This morning the Supreme Court issued orders from the justices’ private conference on Friday. The justices did not add any new cases to their docket for the term – they did that on Friday afternoon – nor did they call for the views of the U.S. solicitor general in any cases. But one order today in particular was significant: The justices declined to review a decision by the U.S. Court of Appeals for the District of Columbia Circuit upholding the Obama administration’s “net neutrality” rules, which (generally speaking) required internet service providers to treat all traffic on the internet equally.

The rules, which were issued in 2015, have since been replaced by a 2018 order by the Federal Communications Commission eliminating net neutrality, so the justices were not expected to weigh in on the merits of these cases. Instead, the real question was the fate of the D.C. Circuit’s decision upholding the rules: Would the Supreme Court allow it to stand – which would mean that it could serve as precedent for future cases – or would the justices instead invalidate the D.C. Circuit’s decision and send it back with directions to dismiss the cases as moot (a doctrine known as Munsingwear vacatur), because the net neutrality rules are no longer in effect?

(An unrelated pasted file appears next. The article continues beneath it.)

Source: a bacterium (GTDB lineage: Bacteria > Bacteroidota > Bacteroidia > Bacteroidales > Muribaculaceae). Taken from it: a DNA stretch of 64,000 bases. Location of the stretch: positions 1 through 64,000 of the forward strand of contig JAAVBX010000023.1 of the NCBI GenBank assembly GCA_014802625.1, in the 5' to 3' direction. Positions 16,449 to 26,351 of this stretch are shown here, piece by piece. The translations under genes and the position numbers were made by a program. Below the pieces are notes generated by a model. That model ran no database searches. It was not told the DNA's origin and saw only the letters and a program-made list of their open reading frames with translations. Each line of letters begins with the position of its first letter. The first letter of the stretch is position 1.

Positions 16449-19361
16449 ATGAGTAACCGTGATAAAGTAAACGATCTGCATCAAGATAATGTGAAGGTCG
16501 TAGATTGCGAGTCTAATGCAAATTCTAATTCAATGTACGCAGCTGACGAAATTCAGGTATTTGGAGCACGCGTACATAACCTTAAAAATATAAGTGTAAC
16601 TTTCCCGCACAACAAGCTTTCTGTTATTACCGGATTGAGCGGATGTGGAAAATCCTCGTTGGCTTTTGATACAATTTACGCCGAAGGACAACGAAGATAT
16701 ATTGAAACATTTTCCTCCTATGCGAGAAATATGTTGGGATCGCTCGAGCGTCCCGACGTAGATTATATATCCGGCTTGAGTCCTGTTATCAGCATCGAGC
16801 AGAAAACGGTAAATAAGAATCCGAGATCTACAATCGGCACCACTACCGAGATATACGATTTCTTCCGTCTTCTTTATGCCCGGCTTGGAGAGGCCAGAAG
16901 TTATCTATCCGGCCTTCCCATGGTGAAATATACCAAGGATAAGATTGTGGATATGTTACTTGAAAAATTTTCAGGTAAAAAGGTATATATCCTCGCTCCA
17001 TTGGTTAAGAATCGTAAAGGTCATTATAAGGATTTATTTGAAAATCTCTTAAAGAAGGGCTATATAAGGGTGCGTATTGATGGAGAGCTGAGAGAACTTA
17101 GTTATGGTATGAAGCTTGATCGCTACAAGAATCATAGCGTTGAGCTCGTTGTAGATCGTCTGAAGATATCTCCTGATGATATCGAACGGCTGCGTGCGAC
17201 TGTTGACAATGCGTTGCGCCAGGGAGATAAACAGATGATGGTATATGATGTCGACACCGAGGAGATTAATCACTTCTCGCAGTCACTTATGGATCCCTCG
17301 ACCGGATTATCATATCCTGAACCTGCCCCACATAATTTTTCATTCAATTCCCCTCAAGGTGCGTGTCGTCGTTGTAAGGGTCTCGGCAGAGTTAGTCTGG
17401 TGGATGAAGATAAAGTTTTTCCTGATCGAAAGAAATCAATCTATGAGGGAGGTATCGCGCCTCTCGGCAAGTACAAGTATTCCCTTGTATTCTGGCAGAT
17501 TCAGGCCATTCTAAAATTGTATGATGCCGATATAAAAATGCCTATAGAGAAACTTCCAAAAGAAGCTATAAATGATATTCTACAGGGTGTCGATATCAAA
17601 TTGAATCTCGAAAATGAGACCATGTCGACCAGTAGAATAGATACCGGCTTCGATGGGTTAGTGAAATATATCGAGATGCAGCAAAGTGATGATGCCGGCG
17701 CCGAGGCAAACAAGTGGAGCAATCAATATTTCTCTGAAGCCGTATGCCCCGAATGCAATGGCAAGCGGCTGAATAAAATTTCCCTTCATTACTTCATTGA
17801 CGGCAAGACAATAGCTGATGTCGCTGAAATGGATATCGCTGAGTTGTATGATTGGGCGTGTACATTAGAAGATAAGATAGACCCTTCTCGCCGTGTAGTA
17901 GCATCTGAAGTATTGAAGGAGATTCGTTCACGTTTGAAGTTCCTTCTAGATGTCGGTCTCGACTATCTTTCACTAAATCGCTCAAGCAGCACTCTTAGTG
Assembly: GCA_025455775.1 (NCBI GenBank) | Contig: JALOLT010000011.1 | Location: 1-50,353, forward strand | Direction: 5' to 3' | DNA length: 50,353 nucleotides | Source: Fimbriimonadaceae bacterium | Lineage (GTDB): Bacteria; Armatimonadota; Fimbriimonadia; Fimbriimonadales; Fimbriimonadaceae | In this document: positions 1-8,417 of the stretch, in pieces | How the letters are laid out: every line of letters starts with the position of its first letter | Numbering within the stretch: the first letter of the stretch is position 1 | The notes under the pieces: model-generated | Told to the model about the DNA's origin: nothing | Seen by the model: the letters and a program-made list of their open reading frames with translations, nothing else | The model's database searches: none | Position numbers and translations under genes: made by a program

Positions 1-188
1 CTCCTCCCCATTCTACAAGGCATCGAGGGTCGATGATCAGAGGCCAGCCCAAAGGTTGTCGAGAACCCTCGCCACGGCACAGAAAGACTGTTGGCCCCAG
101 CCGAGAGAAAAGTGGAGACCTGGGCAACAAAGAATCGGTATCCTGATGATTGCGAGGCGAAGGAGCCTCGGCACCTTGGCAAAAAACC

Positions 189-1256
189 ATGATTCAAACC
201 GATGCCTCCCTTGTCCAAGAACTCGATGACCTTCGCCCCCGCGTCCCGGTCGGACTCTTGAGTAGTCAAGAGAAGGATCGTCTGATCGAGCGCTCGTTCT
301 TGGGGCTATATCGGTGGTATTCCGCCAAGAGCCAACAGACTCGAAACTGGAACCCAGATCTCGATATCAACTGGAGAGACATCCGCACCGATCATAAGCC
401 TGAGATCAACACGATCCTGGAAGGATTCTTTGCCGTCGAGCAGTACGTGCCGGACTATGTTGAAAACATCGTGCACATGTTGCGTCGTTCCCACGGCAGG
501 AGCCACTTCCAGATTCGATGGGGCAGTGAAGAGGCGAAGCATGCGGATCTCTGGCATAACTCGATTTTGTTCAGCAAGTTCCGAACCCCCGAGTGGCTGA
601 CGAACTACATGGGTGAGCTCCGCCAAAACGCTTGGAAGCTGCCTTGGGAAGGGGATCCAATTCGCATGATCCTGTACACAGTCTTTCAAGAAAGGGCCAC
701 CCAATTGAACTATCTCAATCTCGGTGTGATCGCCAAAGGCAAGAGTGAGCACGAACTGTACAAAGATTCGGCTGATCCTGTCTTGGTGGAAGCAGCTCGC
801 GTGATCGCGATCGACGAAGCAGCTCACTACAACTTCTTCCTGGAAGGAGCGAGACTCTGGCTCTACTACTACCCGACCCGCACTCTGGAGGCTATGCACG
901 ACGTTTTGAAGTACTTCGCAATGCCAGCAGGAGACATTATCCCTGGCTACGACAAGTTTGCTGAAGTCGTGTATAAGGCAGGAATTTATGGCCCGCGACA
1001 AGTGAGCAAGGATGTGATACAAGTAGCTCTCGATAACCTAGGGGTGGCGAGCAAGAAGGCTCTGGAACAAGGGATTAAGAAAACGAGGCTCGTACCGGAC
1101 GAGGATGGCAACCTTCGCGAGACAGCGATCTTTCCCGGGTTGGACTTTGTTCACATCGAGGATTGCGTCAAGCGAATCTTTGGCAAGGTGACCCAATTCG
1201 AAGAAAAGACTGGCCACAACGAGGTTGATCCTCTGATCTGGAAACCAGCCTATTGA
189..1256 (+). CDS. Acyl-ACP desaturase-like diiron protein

Today, over a year after the petitions seeking review of the D.C. Circuit’s decision were filed, a divided Supreme Court simply declined to consider the cases, leaving the D.C. Circuit’s decision in place. The court’s newest justice, Brett Kavanaugh, was expected to recuse himself from voting on the petitions because he had participated in the cases while on the D.C. Circuit, and he did. But Chief Justice John Roberts also recused himself – presumably (although there is no way to know for sure) because he owns stock in one of the companies challenging the rules.

[more…]

Source: Divided court denies review in “net neutrality” cases – SCOTUSblog

(Photo of Supreme Court by Joe Ravi used with permission.)

See also: https://broadbandbreakfast.com/2018/03/supreme-court-against-extends-deadline-in-berninger-v-fcc-the-old-net-neutrality-case/

Continue Reading

Broadband Roundup

NY Sued Over Low-Cost Internet, Apple Antitrust Allegations, CETF Concludes Surveys, 5G Device Growth

New York sued over $15 internet, Apple faces EU antitrust allegations, California surveys conclude, and 5G device adoption grows.

Benjamin Kahn

Published

on

New York faces backlash from telcos over new bill that establishes low-tier service.